Elizabeth Finney heads to the House of Illustration in King’s Cross to speak to curator Olivia Ahmad about how illustrator Enid Marx changed the face of British design in the 20th century
“I fear my insistence on preserving the character of my design may appear unduly meticulous. But I feel very strongly that, if the works draughtsmen are to make free translations of the designs, the full possibilities of the material will never be developed…”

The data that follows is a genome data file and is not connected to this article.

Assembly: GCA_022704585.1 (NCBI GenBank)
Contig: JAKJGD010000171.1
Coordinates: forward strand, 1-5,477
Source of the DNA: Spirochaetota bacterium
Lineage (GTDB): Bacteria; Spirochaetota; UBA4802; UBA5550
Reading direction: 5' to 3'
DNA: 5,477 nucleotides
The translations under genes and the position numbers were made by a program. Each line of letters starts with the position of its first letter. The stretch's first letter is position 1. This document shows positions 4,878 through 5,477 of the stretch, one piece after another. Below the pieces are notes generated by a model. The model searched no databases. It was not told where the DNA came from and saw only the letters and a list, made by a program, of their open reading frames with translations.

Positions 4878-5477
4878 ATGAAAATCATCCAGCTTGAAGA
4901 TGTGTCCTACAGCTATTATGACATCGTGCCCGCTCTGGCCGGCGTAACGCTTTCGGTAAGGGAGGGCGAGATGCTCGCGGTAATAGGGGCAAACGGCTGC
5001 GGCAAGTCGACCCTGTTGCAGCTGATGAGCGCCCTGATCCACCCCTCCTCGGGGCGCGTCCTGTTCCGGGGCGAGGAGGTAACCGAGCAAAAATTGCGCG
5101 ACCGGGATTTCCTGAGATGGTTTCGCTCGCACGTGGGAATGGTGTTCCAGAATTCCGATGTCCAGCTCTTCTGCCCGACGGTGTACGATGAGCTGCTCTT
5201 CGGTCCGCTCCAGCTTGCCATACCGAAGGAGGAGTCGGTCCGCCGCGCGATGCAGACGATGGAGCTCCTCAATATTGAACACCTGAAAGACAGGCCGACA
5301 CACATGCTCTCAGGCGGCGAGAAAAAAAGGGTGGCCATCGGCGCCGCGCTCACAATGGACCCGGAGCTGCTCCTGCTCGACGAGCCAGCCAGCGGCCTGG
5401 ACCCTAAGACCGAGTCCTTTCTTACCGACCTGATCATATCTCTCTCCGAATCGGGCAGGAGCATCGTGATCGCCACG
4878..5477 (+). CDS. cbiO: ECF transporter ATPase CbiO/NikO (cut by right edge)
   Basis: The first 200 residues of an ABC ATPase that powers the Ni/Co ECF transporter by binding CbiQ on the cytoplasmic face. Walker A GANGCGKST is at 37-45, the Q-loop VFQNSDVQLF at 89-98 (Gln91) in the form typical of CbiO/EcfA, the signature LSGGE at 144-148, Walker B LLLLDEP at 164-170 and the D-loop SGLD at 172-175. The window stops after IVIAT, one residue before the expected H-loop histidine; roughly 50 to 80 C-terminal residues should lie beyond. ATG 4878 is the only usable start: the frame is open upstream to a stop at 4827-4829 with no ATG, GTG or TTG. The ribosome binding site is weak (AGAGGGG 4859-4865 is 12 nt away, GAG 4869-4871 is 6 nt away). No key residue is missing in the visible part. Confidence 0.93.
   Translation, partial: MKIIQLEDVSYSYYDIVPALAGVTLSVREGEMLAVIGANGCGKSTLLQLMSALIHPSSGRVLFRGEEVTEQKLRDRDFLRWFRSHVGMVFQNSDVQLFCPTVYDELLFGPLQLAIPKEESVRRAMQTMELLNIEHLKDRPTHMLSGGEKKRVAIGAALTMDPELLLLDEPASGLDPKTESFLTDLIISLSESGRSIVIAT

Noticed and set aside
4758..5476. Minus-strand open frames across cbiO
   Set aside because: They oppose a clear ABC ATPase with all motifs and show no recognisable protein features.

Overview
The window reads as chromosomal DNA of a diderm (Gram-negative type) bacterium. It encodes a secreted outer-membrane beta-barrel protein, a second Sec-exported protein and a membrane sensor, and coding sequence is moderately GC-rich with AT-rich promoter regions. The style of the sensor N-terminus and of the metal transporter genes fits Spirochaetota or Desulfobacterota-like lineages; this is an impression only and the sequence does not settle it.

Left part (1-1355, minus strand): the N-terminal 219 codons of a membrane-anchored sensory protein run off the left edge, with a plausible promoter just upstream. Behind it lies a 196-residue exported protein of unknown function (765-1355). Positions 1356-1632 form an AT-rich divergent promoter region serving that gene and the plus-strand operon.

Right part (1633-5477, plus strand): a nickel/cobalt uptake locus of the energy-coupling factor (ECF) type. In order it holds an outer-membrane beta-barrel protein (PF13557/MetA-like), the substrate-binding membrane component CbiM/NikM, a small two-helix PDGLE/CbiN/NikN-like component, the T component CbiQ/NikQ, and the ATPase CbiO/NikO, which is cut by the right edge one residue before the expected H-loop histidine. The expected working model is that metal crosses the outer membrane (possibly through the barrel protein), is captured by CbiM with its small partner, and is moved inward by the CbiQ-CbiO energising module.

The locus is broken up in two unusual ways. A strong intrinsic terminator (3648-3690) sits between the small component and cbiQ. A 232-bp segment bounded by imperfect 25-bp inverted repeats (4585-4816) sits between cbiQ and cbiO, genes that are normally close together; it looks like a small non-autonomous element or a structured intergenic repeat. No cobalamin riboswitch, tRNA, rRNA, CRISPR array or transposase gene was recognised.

– Enid Marx, letter to Frank Pick, managing director of London Underground and Chief Executive of London Transport, 25 October 1937
Enid Marx was, in many instances throughout her life and career, undeterrable. Born in 1902, she refused to toe the line and as a result became one of the most significant designers behind pattern and print in Great Britain in the 20th century, turning her hand to everything, from illustrations and covers for children’s books to industrial textiles for the London Underground. To commemorate the 20th anniversary of her death, Quentin Blake’s House of Illustration has curated an exhibition dedicated to her work.